UK Election Analysis: The Left Needs a Coalition

Chris James Newlove

Summary: On the limited character of Labour Party as an alternative and prospects for a real left in the UK — Editors

Relief, anger, and indifference were the predominant responses to the electoral ‘landslide’ of Keir Starmer’s Labour Party. After 14 years of Conservative (Tory) rule, characterised by cuts to public services, the declining living standards of the majority, and ever-increasing racist rhetoric and policies against migrants and Refugees, the near wipe-out of the Tory party comes as a welcome relief for some. The feeling of relief is best summarised by DJ and producer FatBoy Slim projecting pictures of the major conservative politicians who’d lost their seats during the election to loud cheers from festival goers. Keir Starmer’s Labour Party took 411 seats out of a possible 649, that is a massive 64% of the seats available. The reality is there was no dramatic rise in support for Starmer’s Labour, just the implosion of the Tory party.

Reform, Nigel Farage’s racist far-right party managed to get 14% of the vote, significantly eating into the Tory voting base. Despite very favourable media coverage of Farage during the election, Reform’s worryingly large vote translated into four new MPs, less than the fourteen predicted before the election. Starmer’s Labour managed to get 9.67 million votes, lower than when the left-wing Jeremy Corbyn was Labour Party leader. Corbyn’s Labour was considered a ‘failure’ by Starmer and the right-wing press but it got 12.9 million in 2017 and 10.3 million in 2019. Starmer’s slogan was ‘time for change,’ but he did everything he could to show nothing much would change. The perception that Starmer was like any other mainstream politician and the predicted Labour landslide led some people to simply not vote, the election turnout was 59.4% the lowest since 2001. Starmer’s policies included encouraging asset management firms like BlackRock to buy up infrastructure, courting support from the right-wing Sun newspaper, a reduction in immigration, and notoriously, his blanket support for Israel.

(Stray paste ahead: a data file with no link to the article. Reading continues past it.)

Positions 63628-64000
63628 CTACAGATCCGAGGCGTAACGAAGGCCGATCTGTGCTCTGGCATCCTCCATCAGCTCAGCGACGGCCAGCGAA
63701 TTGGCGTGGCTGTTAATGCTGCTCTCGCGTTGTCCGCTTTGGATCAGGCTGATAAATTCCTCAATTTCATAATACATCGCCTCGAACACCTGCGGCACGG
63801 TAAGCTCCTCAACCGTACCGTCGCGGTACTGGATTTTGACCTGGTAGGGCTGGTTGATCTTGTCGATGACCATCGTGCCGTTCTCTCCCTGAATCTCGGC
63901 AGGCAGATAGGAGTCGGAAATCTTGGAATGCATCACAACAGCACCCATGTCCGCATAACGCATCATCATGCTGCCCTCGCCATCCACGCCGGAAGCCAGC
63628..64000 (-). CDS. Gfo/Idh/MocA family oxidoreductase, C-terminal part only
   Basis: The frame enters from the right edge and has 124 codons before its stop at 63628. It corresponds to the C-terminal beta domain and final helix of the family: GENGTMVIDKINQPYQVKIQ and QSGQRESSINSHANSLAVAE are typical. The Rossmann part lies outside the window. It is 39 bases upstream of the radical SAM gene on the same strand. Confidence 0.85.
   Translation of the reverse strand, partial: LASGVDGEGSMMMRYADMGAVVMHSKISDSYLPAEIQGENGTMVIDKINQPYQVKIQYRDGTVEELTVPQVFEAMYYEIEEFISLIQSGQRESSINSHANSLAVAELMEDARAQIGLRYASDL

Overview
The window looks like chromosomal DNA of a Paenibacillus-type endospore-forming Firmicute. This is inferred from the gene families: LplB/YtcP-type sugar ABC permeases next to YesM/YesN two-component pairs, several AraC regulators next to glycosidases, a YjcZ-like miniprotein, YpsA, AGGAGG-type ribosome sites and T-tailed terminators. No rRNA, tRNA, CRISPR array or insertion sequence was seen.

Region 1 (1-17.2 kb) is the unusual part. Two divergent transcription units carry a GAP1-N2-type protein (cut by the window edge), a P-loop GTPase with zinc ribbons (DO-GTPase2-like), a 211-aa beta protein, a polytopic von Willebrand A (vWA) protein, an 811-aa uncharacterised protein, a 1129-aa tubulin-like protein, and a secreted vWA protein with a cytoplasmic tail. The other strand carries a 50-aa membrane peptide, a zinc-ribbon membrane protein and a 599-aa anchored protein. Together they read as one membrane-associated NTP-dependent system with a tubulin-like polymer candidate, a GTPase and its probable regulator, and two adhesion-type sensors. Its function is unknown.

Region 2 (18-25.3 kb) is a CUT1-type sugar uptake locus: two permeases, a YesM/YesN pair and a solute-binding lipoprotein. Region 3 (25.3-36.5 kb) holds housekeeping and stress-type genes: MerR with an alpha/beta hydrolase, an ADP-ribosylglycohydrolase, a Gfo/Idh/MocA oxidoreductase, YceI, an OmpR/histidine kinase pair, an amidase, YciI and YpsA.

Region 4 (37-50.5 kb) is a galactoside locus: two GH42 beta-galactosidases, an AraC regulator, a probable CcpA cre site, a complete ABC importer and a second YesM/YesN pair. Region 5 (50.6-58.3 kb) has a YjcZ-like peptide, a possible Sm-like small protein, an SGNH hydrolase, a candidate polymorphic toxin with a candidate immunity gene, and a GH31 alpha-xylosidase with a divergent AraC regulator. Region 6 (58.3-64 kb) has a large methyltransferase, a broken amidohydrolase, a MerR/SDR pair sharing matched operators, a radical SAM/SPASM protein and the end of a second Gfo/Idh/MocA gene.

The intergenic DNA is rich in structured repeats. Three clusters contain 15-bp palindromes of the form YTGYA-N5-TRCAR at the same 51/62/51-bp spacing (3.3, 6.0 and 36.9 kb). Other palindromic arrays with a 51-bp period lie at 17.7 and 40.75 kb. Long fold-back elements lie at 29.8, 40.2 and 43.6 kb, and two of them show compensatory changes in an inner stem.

Starmer is a wholehearted supporter of the genocide of the Palestinian people. Starmer said he ‘stands with Israel’ and refused to condemn the war crime of cutting off water supplies to Palestinians in a radio Times interview. Many activists correctly declared they would never vote for someone who supports the genocide and oppression of the Palestinian people. The Palestine solidarity movement was reflected in the elections, as five pro-Gaza MPs were elected as independents. Sensationally this includes Jeremy Corbyn who got 49.2%, beating the Labour candidate by 7,000 votes. The Green party also got four MPs and 7% of the vote nationally, partly due to their support for Palestine. Other pro-Gaza independent candidates pushed the mainstream parties into close battles. Andrew Feinstein, a former member of the African National Congress (ANC) in South Africa, came second against Keir Starmer, while frustratingly, Leane Mohammed was 500 votes from winning against Labour.

The Left Needs a Coalition

A disappointing Labour government and the rise of Nigel Farage’s Reform provide the perfect terrain for the growth of fascism in the UK, both electorally and on the street. A left-wing, pro-Palestine, and pro-worker pole of attraction is desperately needed in the UK. Young left-wing activists coalesced around Jeremy Corbyn, Andrew Feinstein, and other campaigns. Corbyn held regular rallies of hundreds in his constituency, and thousands of people knocked on doors for him. Many more people would have gotten involved if they knew how to do so. Left-wing candidates standing as independents was a necessity this time around, though this does not tap into the massive potential that a left-wing coalition provides. Having a unifying name and demands could provide a pole of attraction for activists within the massive Palestine solidarity movement and begin to provide an anti-establishment voice to counter the appeal of Reform in communities across the country. Despite its weaknesses, the specific level of class struggle, and the real danger of a fascist government in France, the New Popular Front has shown that a coalition can begin to raise confidence, particularly in anti-racist and anti-fascist struggles. Any potential coalition would have to be struggle-orientated and radical in rhetoric and policy to be a success. Jean-Luc Melachon’s France Unbowed, the best-known radical section of the New Popular Front, remains the most popular element of the coalition for a reason.